Technology trumps censorship!

I’m amused to see that an unforeseen technology is able to bypass Chinese censorship of the Internet. The Sydney Morning Herald reports: Amazon’s Kindle 3G e-reader is being snapped up on China’s grey market as it has an extra special advantage for customers – it automatically leaps the so-called “Great Firewall” of state web censorship. Sites such as Facebook and Twitter, which are blocked by the Beijing authorities, can be accessed without interference by the Kindle’s internet browsing function, the South China Morning Post has reported. Amazon says it is not able to ship the Kindle to mainland China or

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Twenty dying technologies

Bloomberg has published a very interesting article, examining twenty everyday technologies that are on their way to the scrapheap of history. I found their selection very thought-provoking, particularly because it includes many staple items in our everyday lives. For example: Dying Technology: Credit cards One billion credit cards in American wallets are landfill-bound. “We have reviewed more than 100 companies that are developing payment schemes that would eliminate cards altogether,” says phone and card industry consultant Richard Crone, of Crone Consulting in San Carlos, Calif. Indeed, credit-card companies such as Visa and Mastercard might lose out on swipe fees if

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Musical fun and games

I laughed out loud when Roberta posted links to these videos on her blog this morning. I’ve been smiling all day at the memory, and watched them more than once for renewed giggles. I couldn’t resist linking them here as well. There are many more videos of this group on Paul Edison Swift’s channel on YouTube. Click over to that channel for some very entertaining performances. Thanks, Roberta! Peter

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The wealthiest sportsman in history?

We’re used to hearing about the millions of dollars earned by sportsmen like Tiger Woods, Kobe Bryant, Peyton Manning or Roger Federer. However, a report in the Daily Mail indicates that a charioteer in Ancient Rome makes them all look like pikers by comparison. The highest paid sportsman of all time was a slave-turned-chariot racer from Ancient Rome who earned a staggering £9.42 billion [about US $15.13 billion], researchers have revealed. Experts found details of Gaius Appuleius Diocles who was plucked from humble beginnings as a slave to become the a champion charioteer in second century Rome. The immensely strong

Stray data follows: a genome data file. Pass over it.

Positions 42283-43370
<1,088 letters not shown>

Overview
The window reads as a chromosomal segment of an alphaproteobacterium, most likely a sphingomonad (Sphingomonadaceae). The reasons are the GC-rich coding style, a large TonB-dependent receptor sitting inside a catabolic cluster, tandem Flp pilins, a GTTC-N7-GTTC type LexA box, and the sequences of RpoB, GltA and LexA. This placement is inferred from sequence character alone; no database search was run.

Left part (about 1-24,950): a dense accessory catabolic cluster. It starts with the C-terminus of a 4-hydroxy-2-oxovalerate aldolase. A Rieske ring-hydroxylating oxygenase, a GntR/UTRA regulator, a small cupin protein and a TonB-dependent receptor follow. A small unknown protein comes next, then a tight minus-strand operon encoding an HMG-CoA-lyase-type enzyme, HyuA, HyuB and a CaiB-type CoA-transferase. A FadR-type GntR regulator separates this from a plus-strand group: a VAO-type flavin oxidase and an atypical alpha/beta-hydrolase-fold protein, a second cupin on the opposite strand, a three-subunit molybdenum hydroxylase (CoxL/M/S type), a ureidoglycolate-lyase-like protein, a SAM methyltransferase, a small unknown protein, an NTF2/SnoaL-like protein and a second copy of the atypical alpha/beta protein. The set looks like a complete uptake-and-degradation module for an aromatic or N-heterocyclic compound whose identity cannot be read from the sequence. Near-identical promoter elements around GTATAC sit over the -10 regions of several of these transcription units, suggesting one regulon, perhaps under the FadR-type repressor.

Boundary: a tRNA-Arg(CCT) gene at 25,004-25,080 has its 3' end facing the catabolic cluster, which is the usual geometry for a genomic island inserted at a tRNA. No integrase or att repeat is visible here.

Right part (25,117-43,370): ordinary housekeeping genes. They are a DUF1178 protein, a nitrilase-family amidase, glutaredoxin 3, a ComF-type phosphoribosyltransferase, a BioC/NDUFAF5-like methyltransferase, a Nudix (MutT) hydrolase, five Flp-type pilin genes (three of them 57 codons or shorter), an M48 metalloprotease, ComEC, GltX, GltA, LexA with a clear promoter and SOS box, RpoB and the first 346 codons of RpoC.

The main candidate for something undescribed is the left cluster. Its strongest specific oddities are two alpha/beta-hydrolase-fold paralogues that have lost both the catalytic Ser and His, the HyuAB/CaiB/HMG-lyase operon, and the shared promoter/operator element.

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A spammer bites the dust

I’m delighted to hear that one of the worst e-mail spammers in the world, a Russian by the name of Igor A. Gusev, is now under investigation by the police in that country. He appears to have fled the country, and they’re looking for him. What surprised me is the sheer volume of spam he (or his operation) was putting out. According to the Consumerist, worldwide spam e-mails have dropped by a staggering one-fifth since his operations were targeted. There are apparently 200 billion (yes, that’s B for Billion!) spam e-mails generated every day. This one man, and his operation,

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This makes me want to hang Big Brother!

I’m seething with anger at a news report from Pennsylvania. It seems a mother had her child taken away from her, three days after birth, because the hospital tested her blood for opiates and it returned a positive result. The hospital didn’t bother to investigate further; they simply informed Pennsylvania’s Children and Youth Services (CYS), which came to her house and seized the child. (Apparently that State’s laws allow both the blood testing and the seizure of so-called ‘at-risk’ children.) The problem in this case is that the mother wasn’t using opiates at all. She’d eaten a poppy-seed bagel shortly

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A very important book

I’ve begun reading a new book by Ian Morris: ‘Why the West Rules–for Now: The Patterns of History, and What They Reveal About the Future‘. My initial reaction is that this is one of those books that breaks new ground in analyzing the past and how it relates to the present and future. Examples of books that did likewise (at least, in my opinion) would include Jared Diamond’s ‘Guns, Germs And Steel: The Fates Of Human Societies‘, Paul Kennedy’s ‘The Rise And Fall Of The Great Powers‘, David Landes’ ‘The Wealth and Poverty of Nations: Why Some Are So Rich

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